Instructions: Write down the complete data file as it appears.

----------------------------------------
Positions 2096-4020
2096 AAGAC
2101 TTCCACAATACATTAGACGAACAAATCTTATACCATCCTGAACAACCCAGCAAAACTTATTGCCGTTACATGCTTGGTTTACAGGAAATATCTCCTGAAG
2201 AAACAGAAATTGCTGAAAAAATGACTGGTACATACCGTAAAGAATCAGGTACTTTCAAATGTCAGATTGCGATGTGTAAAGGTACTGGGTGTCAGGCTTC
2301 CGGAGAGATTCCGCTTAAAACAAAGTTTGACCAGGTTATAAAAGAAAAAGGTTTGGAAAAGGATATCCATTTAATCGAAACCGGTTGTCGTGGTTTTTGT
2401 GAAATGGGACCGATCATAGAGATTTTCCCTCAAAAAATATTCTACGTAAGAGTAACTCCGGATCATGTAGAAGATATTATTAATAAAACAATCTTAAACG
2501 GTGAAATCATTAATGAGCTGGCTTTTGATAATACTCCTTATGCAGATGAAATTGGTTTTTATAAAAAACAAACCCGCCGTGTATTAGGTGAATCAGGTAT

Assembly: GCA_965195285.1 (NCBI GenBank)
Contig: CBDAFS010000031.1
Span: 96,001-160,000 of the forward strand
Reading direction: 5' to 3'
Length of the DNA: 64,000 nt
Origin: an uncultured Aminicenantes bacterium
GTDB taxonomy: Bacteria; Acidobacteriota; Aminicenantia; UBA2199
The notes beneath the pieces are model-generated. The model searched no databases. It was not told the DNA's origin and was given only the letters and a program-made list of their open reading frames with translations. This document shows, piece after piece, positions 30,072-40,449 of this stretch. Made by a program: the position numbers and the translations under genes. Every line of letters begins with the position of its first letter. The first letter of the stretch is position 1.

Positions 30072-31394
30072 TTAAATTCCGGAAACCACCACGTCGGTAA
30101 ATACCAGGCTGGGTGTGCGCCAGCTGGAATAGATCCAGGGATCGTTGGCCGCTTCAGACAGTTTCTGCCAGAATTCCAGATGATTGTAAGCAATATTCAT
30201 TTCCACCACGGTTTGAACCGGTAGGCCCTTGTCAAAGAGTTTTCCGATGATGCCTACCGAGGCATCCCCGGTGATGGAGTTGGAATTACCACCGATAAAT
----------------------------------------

Positions 2096-4020
2096 AAGAC
2101 TTCCACAATACATTAGACGAACAAATCTTATACCATCCTGAACAACCCAGCAAAACTTATTGCCGTTACATGCTTGGTTTACAGGAAATATCTCCTGAAG
2201 AAACAGAAATTGCTGAAAAAATGACTGGTACATACCGTAAAGAATCAGGTACTTTCAAATGTCAGATTGCGATGTGTAAAGGTACTGGGTGTCAGGCTTC
2301 CGGAGAGATTCCGCTTAAAACAAAGTTTGACCAGGTTATAAAAGAAAAAGGTTTGGAAAAGGATATCCATTTAATCGAAACCGGTTGTCGTGGTTTTTGT
2401 GAAATGGGACCGATCATAGAGATTTTCCCTCAAAAAATATTCTACGTAAGAGTAACTCCGGATCATGTAGAAGATATTATTAATAAAACAATCTTAAACG
2501 GTGAAATCATTAATGAGCTGGCTTTTGATAATACTCCTTATGCAGATGAAATTGGTTTTTATAAAAAACAAACCCGCCGTGTATTAGGTGAATCAGGTAT

Assembly: GCA_965195285.1 (NCBI GenBank)
Contig: CBDAFS010000031.1
Span: 96,001-160,000 of the forward strand
Reading direction: 5' to 3'
Length of the DNA: 64,000 nt
Origin: an uncultured Aminicenantes bacterium
GTDB taxonomy: Bacteria; Acidobacteriota; Aminicenantia; UBA2199
The notes beneath the pieces are model-generated. The model searched no databases. It was not told the DNA's origin and was given only the letters and a program-made list of their open reading frames with translations. This document shows, piece after piece, positions 30,072-40,449 of this stretch. Made by a program: the position numbers and the translations under genes. Every line of letters begins with the position of its first letter. The first letter of the stretch is position 1.

Positions 30072-31394
30072 TTAAATTCCGGAAACCACCACGTCGGTAA
30101 ATACCAGGCTGGGTGTGCGCCAGCTGGAATAGATCCAGGGATCGTTGGCCGCTTCAGACAGTTTCTGCCAGAATTCCAGATGATTGTAAGCAATATTCAT
30201 TTCCACCACGGTTTGAACCGGTAGGCCCTTGTCAAAGAGTTTTCCGATGATGCCTACCGAGGCATCCCCGGTGATGGAGTTGGAATTACCACCGATAAAT